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    That's were the Reformation added additional problems, many German princely houses, in part to counter the Catholic Imperial dynasty (don't forget that the 3 ecclesiastical Prince Electors were Catholic), were Protestant.
    Once Religious tensions eventually gradually eased after 1648, conversions did occur. In fact a number of minor German princely houses had Protestant and Catholic branches.
     
  8. jlk7e Well-Known Member

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    In the 1640s, there actually weren't very many Catholic rulers of minor (secular) German principalities. Besides the Habsburgs, you have the Wittelsbachs of Bavaria and Pfalz-Neuburg, the House of Lorraine, and the House of Baden-Baden, and that's more or less it as far as the old princely houses go. There's also a few new princely houses, but it doesn't seem like there was much intermarriage between them and the most powerful dynasties. Additional Catholic dynasties are the Bourbons in France, the Braganzas in Portugal, the Vasas of Poland, and various Italian dynasties - Savoy, Farnese, Gonzaga, Este, Medici. And that's more or less all that's available. Because of the much larger number of Protestant old princely houses in the Holy Roman Empire, it was never as much of a problem for Protestant rulers.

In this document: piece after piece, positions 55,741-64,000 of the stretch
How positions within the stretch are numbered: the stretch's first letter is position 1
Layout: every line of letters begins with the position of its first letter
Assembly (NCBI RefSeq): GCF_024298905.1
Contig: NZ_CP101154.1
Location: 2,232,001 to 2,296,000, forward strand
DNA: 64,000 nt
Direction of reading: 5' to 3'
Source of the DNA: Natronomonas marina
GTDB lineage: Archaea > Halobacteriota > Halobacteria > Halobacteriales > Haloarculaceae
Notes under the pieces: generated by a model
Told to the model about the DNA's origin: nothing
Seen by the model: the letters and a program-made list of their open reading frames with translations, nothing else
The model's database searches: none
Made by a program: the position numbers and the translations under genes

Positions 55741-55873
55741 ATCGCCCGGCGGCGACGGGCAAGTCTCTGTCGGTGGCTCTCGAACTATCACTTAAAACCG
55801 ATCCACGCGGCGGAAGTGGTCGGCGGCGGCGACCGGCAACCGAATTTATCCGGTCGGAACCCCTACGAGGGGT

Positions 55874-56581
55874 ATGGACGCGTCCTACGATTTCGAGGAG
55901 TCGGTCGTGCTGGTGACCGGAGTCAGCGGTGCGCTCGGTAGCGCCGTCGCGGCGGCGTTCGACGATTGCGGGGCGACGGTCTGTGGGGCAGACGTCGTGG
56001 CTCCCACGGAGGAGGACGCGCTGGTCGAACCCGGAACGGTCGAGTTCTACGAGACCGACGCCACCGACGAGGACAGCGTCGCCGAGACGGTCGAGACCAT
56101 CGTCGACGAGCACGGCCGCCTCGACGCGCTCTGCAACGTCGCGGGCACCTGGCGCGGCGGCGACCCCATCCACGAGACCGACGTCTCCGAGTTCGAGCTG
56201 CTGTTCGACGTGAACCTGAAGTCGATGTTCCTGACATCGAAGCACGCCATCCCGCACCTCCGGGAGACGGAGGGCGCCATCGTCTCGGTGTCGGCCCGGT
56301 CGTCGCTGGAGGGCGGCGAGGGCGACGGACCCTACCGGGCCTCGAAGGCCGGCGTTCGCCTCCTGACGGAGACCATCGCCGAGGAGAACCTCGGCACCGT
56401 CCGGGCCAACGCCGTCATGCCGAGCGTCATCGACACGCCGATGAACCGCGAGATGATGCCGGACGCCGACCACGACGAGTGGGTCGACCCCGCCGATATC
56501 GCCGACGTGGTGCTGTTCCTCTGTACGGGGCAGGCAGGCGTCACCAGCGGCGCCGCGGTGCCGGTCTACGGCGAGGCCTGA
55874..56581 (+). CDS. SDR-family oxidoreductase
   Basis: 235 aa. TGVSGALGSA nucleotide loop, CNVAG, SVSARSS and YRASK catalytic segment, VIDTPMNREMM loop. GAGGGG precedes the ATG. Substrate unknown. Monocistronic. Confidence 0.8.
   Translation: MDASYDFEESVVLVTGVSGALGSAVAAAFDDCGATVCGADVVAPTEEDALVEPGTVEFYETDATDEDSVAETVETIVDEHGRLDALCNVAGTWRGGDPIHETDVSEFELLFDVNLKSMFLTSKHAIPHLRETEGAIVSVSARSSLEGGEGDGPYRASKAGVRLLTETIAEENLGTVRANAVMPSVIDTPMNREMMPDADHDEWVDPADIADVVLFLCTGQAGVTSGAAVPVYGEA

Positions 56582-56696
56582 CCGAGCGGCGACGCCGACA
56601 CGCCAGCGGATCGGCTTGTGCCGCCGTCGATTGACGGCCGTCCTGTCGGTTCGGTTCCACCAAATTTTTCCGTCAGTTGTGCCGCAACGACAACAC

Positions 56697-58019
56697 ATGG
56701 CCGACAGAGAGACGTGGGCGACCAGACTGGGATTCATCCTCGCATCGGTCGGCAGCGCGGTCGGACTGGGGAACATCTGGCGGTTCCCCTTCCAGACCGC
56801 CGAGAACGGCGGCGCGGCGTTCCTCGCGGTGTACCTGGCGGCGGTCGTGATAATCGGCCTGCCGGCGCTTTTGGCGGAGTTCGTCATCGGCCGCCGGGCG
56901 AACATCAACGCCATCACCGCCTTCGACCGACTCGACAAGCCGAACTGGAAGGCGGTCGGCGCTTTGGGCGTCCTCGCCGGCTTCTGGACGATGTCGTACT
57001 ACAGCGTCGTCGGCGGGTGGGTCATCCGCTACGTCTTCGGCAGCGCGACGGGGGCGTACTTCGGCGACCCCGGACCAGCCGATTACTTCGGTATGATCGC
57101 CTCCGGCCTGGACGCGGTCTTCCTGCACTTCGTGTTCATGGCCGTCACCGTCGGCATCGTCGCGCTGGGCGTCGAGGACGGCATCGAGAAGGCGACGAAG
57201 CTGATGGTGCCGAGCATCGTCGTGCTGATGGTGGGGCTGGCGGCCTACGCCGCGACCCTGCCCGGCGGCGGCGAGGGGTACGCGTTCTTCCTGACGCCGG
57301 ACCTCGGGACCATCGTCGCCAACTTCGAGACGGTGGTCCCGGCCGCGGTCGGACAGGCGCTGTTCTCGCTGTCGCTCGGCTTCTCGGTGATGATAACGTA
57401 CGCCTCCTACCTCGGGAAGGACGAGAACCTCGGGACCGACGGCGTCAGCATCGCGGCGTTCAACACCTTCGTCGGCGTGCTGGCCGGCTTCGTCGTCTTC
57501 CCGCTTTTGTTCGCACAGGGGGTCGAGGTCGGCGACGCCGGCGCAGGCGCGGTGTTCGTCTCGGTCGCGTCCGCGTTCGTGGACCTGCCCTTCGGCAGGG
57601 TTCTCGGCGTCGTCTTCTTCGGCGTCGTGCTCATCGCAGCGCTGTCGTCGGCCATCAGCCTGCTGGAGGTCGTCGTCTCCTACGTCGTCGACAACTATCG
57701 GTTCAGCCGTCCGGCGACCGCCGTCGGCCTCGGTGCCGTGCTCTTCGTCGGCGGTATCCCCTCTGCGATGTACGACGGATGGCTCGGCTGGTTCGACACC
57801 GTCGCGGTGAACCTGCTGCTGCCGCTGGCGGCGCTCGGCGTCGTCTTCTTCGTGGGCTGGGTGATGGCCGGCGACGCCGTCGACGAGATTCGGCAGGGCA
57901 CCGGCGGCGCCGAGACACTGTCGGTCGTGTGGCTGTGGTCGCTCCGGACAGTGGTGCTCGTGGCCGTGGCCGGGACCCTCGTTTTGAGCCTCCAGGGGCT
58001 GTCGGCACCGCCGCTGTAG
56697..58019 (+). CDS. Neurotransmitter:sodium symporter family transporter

9. jb3 Well-Known Member

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    One benefit of having Balthasar Charles (would he be King Balthasar I or Charles II?) and Maria Anna having just ONE single child, girl or boy, who survives to adulthood and produces any heir, girl or boy, (which is very possible since even Maria Anna and her uncle had Margaret Theresa, who was also the wife of HER uncle Leopold, and they also managed to produce a single daughter who survived to adulthood) is that it would butterfly the entire War of Spanish Succession (and the outcomes of that) as we know it, since there would be no Philip of Anjou vs Charles of Austria for the Spanish throne.
     
    Last edited: Oct 11, 2015
  10. isabella Well-Known Member

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    I think the best point of making Balthasar Carlos surviving and marry Maria Anna are:
    1) Balthasar is a son of Philip IV 's first weddding and a full brother of Maria Theresa (Queen of France as wife of Louis XVI) so her husband can not claim anything at his father-in-law's death